A Court of Mist and Fury Page 81

“Why covet the Book, then?”

“Wouldn’t you want to lock away an object of terrible power? So no one could use it for evil—or their own gain? Or perhaps they locked it away for their own bargaining chip if it ever became necessary. I had no idea why they, of all courts, was granted the half of the Book in the first place.”

I shook my head and laid my hand flat on the whorl in the lead.

A jolt went through me like lightning, and I grunted, bearing down on the door.

My fingers froze to it, as if the power were leeching my essence, drinking as Amren drank, and I felt it hesitate, question—

I am Tarquin. I am summer; I am warmth; I am sea and sky and planted field.

I became every smile he’d given me, became the crystalline blue of his eyes, the brown of his skin. I felt my own skin shift, felt my bones stretch and change. Until I was him, and it was a set of male hands I now possessed, now pushed against the door. Until the essence of me became what I had tasted in that inner, mental shield of his—sea and sun and brine. I did not give myself a moment to think of what power I might have just used. Did not allow any part of me that wasn’t Tarquin to shine through.

I am your master, and you will let me pass.

The lock pulled harder and harder, and I could barely breathe—

Then a click and groan.

I shifted back into my own skin, and scrambled into the piled mud right as the door sank and swung away, tucking beneath the stones to reveal a spiral staircase drifting into a primordial gloom. And on a wet, salty breeze from below came the tendrils of power.

Across the open stair, Amren’s face had gone paler than usual, her silver eyes glowing bright. “I never saw the Cauldron,” she said, “but it must be terrible indeed if even a grain of its power feels … like this.”

Indeed, that power was filling the chamber, my head, my lungs—smothering and drowning and seducing—

“Quickly,” I said, and a small ball of faelight shot down the curve of the stairs, illuminating gray, worn steps slick with slime.

I drew my hunting knife and descended, one hand braced on the freezing stone wall to keep from slipping.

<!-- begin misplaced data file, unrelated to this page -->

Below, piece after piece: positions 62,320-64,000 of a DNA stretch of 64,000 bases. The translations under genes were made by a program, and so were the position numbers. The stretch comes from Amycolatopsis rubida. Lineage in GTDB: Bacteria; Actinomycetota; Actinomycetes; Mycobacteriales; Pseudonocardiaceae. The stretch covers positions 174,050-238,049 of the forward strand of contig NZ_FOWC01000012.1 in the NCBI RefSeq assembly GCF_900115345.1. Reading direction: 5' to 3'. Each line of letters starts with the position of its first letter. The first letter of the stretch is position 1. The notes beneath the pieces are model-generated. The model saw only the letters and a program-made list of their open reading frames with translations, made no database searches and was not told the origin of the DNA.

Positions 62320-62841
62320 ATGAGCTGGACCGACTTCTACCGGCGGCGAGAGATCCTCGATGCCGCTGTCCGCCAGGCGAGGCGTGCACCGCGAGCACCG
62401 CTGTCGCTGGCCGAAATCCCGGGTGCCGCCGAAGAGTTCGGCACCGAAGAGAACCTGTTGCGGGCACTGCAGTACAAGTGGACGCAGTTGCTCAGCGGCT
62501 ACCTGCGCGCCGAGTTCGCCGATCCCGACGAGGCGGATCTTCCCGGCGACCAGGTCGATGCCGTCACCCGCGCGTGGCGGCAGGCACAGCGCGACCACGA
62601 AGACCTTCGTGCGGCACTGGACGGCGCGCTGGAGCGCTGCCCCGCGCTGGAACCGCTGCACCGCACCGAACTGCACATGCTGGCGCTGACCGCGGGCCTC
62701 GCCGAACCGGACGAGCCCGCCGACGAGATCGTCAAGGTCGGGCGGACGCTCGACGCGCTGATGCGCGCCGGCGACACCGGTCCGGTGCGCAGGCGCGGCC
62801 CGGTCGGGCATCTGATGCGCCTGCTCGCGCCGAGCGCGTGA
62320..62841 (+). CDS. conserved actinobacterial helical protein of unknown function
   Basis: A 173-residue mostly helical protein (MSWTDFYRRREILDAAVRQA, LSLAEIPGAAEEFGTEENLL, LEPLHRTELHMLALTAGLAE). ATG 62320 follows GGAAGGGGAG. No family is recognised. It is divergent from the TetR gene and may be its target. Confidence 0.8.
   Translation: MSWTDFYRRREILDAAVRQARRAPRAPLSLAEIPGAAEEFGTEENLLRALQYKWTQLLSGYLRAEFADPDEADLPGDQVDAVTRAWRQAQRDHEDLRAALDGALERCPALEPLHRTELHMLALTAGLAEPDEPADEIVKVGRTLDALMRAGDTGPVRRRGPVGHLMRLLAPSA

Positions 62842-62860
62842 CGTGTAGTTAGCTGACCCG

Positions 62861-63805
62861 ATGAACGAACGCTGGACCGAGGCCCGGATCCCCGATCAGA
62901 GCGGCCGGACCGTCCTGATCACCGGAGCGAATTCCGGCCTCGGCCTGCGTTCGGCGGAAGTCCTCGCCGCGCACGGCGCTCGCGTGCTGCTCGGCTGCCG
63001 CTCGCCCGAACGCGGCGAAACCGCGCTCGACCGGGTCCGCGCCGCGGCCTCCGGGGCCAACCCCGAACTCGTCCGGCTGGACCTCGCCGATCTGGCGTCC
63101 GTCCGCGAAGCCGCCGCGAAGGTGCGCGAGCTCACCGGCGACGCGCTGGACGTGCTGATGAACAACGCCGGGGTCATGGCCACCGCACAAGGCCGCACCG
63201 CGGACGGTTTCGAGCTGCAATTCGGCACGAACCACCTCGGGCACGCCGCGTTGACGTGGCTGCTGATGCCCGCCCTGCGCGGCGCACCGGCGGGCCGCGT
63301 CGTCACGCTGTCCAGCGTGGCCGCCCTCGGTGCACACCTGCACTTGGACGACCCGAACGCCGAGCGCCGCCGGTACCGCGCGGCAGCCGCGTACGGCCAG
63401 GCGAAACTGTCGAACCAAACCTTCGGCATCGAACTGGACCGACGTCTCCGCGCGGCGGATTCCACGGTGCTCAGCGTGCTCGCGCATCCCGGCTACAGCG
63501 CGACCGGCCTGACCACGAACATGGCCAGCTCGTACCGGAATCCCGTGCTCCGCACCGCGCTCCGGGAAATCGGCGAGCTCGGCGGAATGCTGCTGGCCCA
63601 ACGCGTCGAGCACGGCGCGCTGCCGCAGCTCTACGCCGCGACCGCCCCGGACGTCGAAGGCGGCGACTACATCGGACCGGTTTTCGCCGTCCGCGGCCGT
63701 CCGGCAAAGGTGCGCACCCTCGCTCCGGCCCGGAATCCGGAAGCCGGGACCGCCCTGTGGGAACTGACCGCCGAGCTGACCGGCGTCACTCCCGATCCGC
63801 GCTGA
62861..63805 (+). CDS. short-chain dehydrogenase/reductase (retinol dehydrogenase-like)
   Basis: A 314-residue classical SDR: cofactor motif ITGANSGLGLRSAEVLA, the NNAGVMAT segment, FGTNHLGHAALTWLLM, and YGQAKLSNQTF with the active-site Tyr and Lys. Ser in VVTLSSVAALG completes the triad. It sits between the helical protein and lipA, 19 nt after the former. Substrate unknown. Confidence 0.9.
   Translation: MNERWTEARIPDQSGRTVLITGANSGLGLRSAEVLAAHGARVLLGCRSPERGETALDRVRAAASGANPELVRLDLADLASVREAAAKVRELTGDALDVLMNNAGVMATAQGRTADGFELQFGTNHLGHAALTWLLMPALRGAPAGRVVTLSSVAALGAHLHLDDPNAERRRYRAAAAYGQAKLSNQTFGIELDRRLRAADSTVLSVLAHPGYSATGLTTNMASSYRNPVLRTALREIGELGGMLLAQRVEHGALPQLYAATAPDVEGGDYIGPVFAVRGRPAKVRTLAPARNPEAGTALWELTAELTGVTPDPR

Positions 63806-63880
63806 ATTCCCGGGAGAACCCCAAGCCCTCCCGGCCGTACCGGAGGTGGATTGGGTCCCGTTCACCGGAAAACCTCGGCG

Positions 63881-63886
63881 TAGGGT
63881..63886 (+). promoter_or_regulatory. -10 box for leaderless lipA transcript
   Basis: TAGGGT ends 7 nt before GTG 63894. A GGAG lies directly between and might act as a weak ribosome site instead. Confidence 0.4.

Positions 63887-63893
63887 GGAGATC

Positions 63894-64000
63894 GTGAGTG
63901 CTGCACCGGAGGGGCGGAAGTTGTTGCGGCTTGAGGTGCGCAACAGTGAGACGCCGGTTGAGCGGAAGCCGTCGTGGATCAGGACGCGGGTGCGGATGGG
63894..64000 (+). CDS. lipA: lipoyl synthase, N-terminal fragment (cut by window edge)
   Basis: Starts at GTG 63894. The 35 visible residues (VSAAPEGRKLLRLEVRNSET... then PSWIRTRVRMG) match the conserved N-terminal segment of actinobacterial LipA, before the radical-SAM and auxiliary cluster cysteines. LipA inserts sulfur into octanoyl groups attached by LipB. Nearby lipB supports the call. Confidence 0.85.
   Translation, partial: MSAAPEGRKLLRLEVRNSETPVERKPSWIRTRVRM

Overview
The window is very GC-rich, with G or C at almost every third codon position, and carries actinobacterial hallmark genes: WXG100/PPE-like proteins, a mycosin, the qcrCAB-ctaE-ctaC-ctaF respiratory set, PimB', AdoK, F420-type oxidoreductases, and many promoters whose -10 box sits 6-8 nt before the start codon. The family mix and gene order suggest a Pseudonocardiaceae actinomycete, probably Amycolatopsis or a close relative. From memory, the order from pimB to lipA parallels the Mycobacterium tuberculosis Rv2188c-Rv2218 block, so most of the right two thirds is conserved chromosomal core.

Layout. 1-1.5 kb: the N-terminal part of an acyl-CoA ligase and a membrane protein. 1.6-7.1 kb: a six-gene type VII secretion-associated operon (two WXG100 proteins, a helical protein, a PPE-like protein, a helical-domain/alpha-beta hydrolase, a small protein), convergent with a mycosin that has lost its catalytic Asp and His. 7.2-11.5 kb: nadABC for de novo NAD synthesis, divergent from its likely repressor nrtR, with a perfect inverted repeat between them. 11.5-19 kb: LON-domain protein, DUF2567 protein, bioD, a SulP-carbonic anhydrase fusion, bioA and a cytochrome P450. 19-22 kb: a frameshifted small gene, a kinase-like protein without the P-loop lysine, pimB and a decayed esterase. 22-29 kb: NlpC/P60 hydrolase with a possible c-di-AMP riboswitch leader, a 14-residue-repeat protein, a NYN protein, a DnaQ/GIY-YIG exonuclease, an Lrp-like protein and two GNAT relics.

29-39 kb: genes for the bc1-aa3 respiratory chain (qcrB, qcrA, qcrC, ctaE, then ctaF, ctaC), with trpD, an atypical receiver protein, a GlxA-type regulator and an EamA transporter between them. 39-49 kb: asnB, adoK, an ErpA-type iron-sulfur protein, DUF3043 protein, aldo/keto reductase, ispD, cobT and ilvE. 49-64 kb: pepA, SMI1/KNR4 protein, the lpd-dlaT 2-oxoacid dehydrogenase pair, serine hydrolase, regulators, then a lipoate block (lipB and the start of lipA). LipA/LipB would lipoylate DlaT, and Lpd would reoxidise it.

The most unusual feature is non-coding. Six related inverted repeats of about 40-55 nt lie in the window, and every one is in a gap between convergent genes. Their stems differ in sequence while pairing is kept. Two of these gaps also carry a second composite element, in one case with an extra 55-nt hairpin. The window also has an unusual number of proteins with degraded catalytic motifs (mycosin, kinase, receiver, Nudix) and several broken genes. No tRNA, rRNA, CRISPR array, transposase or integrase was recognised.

I made it one rotation down, Amren close behind, before faelight danced on waist-deep, putrid water. I scanned the passage at the foot of the stairs. “There’s a hall, and a chamber beyond that. All clear.”

“Then hurry the hell up,” Amren said.

Bracing myself, I stepped into the dark water, biting down my yelp at the near-freezing temperature, the oiliness of it. Amren gagged, the water nearly up to her chest.

“This place no doubt fills up swiftly once the tide comes back in,” she observed as we sloshed through the water, frowning at the many drainage holes in the walls.

We went only slow enough for her to detect any sort of ward or trap, but—there was none. Nothing at all. Though who would ever come down here, to such a place?

Fools—desperate fools, that’s who.

The long stone hall ended in a second lead door. Behind it, that power coiled, overlaying Tarquin’s imprint. “It’s in there.”


I scowled at her, both of us shivering. The cold was deep enough that I wondered if I might have already been dead in my human body. Or well on my way to it.

I laid my palm flat on the door. The sucking and questioning and draining were worse this time. So much worse, and I had to brace my tattooed hand on the door to keep from falling to my knees and crying out as it ransacked me.

I am summer, I am summer, I am summer.